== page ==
From booing Love to oohing Wiggins, Wolves fans got money's worth
MINNEAPOLIS — They came to ridicule.
They stood to laud.
They left early. But they left in wonder.
Kevin Love's return to the Twin Cities was like a triplet set of Russian matryoshka dolls, each enveloping the other. By the end, Love's new mistress walked out with a convincing 106-90 victory.
But the Cavaliers' assertiveness was far from the only lesson driven home Saturday night at the Target Center.
It started with an expectedly vitriolic reception for Love, who forced his way out of town via a trade after last season. LeBron James finished it, in the way only LeBron James can.
In between, though, rose an unassuming youngster with boundless physical gifts and an increasing tenacity that showed itself in full force. Rookie of the Year favorite Andrew Wiggins, the primary harvest reaped in the Love deal, bore fruit like never before against the team that drafted him No. 1 overall but was pleased to ship him out when James came home and Love plowed his way onto the market.
Thirty-three points, tying the most by a Wolves teenager. Until the fourth quarter, he exchanged equal blows with the world's greatest at the moment, the guy they've been comparing him to since his YouTube videos went viral in middle school.
Then LeBron did as LeBron does, stamping out any thoughts of a monumental upset by the team with the NBA's worst record. He scored 16 of his game-high 36 points in the final frame, including a 13-2 run all on his own that made it 94-87 with 5 minutes, 8 seconds to go.
"The focus became the game," said Minnesota coach and president of basketball operations Flip Saunders, who engineered the Love deal and had nothing but good things to say about the former star who pouted his way through last season, "which is the way it should be. People saw a great performance by Wiggins, our future. They saw a great performance by one of the best of all time and probably the best in the league right now in LeBron.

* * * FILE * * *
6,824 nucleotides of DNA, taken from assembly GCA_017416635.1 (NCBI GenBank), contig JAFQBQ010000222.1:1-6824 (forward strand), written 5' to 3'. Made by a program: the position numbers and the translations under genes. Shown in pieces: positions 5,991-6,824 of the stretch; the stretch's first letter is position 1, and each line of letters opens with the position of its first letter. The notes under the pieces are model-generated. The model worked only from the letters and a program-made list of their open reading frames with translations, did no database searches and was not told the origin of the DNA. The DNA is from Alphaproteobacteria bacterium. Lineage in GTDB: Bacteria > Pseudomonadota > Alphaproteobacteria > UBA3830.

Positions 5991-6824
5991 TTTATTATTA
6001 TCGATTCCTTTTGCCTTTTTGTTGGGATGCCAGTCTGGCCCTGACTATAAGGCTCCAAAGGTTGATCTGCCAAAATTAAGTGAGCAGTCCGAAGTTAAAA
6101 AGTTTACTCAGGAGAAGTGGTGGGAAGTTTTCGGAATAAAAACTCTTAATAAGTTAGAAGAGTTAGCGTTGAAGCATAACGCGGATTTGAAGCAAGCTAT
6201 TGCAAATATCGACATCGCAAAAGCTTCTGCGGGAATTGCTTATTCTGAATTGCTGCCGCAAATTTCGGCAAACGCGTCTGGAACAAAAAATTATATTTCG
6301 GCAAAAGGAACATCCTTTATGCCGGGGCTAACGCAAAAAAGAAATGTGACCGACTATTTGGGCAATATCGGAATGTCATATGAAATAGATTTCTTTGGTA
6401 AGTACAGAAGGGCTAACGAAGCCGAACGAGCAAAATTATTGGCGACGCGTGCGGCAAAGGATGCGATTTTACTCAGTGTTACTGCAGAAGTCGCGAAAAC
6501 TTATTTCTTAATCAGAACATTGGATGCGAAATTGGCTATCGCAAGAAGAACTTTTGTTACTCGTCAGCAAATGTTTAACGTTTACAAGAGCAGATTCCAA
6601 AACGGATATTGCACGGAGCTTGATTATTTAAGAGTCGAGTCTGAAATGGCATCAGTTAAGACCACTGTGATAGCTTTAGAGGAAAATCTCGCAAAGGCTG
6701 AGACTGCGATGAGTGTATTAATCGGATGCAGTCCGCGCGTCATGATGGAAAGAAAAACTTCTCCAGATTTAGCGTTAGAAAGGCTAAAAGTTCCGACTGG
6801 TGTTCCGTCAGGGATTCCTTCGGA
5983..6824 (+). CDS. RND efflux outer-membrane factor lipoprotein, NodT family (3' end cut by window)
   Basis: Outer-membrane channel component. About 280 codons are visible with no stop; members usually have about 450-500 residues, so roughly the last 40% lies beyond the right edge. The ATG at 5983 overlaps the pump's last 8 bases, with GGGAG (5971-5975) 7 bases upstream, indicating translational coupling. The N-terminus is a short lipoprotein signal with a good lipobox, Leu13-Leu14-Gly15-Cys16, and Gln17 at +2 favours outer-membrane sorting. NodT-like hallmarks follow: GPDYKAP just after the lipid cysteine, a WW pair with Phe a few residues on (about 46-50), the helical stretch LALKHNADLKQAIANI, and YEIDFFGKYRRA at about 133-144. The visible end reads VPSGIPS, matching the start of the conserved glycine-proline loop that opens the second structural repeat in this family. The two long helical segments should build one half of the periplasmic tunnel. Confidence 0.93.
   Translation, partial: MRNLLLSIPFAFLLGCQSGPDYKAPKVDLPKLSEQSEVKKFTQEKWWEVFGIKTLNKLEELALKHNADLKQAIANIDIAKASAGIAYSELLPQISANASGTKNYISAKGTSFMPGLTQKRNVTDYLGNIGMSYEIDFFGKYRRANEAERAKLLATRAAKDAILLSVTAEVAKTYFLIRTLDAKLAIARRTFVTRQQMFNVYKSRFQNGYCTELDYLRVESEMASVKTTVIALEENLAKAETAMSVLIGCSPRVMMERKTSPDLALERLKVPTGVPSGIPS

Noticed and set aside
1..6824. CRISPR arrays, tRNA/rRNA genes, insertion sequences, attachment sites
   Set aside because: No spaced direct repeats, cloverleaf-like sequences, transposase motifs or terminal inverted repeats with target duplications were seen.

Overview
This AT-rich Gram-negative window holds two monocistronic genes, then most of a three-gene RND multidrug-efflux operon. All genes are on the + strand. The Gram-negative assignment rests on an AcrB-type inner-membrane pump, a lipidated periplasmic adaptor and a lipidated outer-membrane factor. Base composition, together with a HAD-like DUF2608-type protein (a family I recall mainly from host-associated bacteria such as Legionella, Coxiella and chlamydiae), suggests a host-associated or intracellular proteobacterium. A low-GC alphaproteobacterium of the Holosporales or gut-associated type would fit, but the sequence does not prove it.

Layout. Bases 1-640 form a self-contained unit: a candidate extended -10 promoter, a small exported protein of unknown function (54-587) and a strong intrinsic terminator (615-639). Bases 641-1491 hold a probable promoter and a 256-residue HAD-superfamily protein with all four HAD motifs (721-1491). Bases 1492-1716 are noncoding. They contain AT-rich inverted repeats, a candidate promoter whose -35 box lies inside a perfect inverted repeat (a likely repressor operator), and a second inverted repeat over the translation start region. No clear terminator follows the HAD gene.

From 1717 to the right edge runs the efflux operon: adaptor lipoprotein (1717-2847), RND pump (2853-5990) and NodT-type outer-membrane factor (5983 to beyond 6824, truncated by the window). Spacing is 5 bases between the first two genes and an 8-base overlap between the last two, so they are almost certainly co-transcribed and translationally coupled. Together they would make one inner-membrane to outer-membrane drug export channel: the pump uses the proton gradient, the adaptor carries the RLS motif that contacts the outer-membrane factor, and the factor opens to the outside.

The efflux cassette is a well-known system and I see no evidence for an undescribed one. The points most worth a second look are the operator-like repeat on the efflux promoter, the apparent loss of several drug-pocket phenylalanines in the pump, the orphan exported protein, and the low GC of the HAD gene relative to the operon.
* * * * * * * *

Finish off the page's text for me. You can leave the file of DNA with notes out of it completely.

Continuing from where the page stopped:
"They got their money's worth."
Did they ever, even if it wasn't what most of the 19,562 in attendance — a rare sellout crowd for the 8-39 Wolves — came to see.
This was touted as the most anticipated contest on the slate because of Love, because of all the disdain and bitterness surrounding both sides of his departure. Like Minnesota, Cleveland (29-20) was on the second day of a back-to-back, so the three-time All-Star didn't have much time to soak in the memories.
Only to experience the awkwardness of staying in a hotel, not his apartment, in downtown Minneapolis. To take an immediate left into the away dressing room. To turn around on the last note of the national anthem and hang from the rim opposite the one he's used to.
"I'm used to going about 50, 60, 70 feet a little bit further and taking a left," Love said of his past Target Center arrival habits. "I see that they renovated the visitors' locker room, but that's my one of only handful of times ever going in there."
The fans let him have it as soon as he came out for pregame warmups. Then again when the public address announcer bellowed "At forward, out of UCLA, No. 0, Kevin Love." His first few touches, the boos rained down just as heavily.
But at the first quarter's 5:04 mark, images of Love flashes on the video board alongside his accomplishments here — perhaps to atone for a Wolves production from the past week that went viral, mocking Love's return and placing emphasis on that of fellow former Minnesota player Mike Miller. Saunders said before the game he'd spoken with the staffers responsible for its creation and dissemination and expressed his displeasure.
"I think as an organization, we need to be above that," Saunders said. "It just doesn't set the right message."